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We've recently completed the conservation of two of our ship models—find out more about the work that went into them.

It may sound unusual that the National Railway Museum collection includes maritime artefacts – but bear in mind that over the past 100 years, ferry services played a significant role in maintaining links with Continental Europe and were usually owned by railway companies.

Both objects (paddle steamers Paris – built in 1888 – and Whippingham) are on long term loan to the Bluebell Railway Museum in Sussex. Bluebell Railway comprises three preserved railway stations: Sheffield Park, Horsted Keynes and Kingscote. The museum has been recently given a full revamp and is definitely worth a visit.


In October 2009, Tony Drake, the curator of Bluebell Railway Museum, contacted us about the need for conservation treatment of the models, and improvement of the display.

We responded with a conservation plan that included the transportation of the models to Blythe House in London (one of the largest storage facilities in the country), showcase refurbishment in Bluebell’s famous wood workshop, and conservation treatments.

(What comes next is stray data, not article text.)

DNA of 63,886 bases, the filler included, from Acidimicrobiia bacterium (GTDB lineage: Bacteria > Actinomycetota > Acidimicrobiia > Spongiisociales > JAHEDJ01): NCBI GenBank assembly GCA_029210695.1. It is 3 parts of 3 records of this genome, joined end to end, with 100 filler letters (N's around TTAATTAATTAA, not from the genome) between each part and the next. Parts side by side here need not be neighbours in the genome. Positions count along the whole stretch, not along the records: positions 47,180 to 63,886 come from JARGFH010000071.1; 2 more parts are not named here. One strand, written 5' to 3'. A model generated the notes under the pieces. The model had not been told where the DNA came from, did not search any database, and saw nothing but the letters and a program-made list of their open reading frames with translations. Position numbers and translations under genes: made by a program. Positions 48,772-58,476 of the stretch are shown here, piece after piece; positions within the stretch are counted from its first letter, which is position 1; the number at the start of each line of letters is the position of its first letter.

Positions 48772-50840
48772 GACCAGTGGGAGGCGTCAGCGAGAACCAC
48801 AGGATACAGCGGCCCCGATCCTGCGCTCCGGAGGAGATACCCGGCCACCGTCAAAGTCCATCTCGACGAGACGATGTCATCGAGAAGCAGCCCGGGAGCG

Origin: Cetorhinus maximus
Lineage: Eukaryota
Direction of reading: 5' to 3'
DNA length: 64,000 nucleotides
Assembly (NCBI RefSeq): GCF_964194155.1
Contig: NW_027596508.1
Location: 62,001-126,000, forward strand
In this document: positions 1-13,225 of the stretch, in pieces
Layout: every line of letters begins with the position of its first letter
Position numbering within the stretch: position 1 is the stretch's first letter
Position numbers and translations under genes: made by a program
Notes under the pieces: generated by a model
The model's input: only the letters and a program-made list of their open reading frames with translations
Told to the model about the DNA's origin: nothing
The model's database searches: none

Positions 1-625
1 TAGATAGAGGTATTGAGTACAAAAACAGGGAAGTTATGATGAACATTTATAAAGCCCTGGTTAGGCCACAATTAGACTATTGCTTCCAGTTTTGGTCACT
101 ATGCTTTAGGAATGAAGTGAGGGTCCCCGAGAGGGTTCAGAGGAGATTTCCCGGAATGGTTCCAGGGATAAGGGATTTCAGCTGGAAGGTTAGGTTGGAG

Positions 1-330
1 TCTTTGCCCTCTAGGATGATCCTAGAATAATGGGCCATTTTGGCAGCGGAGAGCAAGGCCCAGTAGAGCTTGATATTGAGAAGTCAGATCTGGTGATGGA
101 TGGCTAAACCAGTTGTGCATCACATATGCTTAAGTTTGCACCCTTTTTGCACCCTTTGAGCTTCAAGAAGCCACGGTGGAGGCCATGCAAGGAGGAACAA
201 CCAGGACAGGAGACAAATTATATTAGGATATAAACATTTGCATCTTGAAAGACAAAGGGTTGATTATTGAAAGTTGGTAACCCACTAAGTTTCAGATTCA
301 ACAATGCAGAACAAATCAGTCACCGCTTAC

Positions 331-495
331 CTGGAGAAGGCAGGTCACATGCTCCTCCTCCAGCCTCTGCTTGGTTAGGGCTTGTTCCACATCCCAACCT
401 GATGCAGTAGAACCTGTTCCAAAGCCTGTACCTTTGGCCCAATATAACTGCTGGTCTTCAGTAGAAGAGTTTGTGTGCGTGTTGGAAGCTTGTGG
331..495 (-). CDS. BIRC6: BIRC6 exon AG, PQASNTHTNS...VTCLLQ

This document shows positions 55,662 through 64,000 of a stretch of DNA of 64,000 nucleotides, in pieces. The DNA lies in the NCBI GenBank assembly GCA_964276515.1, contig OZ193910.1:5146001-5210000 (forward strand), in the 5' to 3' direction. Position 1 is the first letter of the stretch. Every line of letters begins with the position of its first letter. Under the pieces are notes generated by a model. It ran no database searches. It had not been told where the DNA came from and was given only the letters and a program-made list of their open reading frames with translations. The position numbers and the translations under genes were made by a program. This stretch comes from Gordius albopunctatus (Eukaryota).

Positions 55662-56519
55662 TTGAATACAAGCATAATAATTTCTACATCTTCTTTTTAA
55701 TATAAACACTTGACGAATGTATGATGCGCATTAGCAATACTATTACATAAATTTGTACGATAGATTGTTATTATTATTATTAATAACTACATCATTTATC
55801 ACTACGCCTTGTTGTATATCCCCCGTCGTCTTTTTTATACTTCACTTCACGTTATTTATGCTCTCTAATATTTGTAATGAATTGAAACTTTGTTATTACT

Without getting into the specifics, the treatments included:

  • careful vacuuming of fragile rigging and deck components
  • removal of stains caused from a water leak
  • the painstaking reassembly of tiny planks, paddles and hooks on Whippingham’s lifeboats.
  • identification of several detached parts and fitting them back in place
  • removal of nickel and copper corrosion from railing, portholes etc

At the same time, Bluebell joiners carried out a sympathetic refurbishment of the showcases in compliance with our conservation specification.

The last task of the whole operation was the return of the models back to Horsted Keynes, where they were reunited with their showcases. We also applied a UV/safety film on Whippingham’s showcase to protect the model from the effects of direct sunlight until it’s moved to its new light-controlled home in Sheffield Park station.

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